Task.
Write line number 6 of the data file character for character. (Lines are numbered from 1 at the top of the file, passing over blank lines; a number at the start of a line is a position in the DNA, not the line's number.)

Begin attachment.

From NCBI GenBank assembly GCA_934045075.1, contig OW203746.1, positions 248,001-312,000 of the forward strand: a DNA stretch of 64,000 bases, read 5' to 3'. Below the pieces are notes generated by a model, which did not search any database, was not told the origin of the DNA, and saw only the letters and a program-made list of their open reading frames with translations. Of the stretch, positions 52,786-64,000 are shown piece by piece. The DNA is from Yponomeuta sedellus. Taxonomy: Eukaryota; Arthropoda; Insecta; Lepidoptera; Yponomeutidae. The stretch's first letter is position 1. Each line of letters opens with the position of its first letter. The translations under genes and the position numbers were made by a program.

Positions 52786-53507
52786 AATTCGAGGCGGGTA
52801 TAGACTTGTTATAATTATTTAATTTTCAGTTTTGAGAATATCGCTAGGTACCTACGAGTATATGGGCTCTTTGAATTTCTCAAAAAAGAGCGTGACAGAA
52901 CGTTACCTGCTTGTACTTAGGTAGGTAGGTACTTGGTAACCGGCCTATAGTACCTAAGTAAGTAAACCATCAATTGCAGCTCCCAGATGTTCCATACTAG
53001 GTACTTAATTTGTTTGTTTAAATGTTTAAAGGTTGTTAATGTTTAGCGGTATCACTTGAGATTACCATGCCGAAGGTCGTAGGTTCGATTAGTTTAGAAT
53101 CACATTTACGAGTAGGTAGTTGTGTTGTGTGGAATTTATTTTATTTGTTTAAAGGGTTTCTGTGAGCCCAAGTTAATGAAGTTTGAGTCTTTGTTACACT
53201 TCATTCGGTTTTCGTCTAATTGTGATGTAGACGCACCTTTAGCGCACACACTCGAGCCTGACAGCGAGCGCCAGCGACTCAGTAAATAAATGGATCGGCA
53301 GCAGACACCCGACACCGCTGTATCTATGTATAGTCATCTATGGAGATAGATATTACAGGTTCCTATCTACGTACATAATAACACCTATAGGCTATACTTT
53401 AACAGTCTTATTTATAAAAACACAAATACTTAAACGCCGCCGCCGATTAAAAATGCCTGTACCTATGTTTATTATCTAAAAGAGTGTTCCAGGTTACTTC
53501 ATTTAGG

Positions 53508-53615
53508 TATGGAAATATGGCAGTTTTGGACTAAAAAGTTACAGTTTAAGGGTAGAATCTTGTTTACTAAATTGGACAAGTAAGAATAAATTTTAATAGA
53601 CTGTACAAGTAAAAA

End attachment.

53001 GTACTTAATTTGTTTGTTTAAATGTTTAAAGGTTGTTAATGTTTAGCGGTATCACTTGAGATTACCATGCCGAAGGTCGTAGGTTCGATTAGTTTAGAAT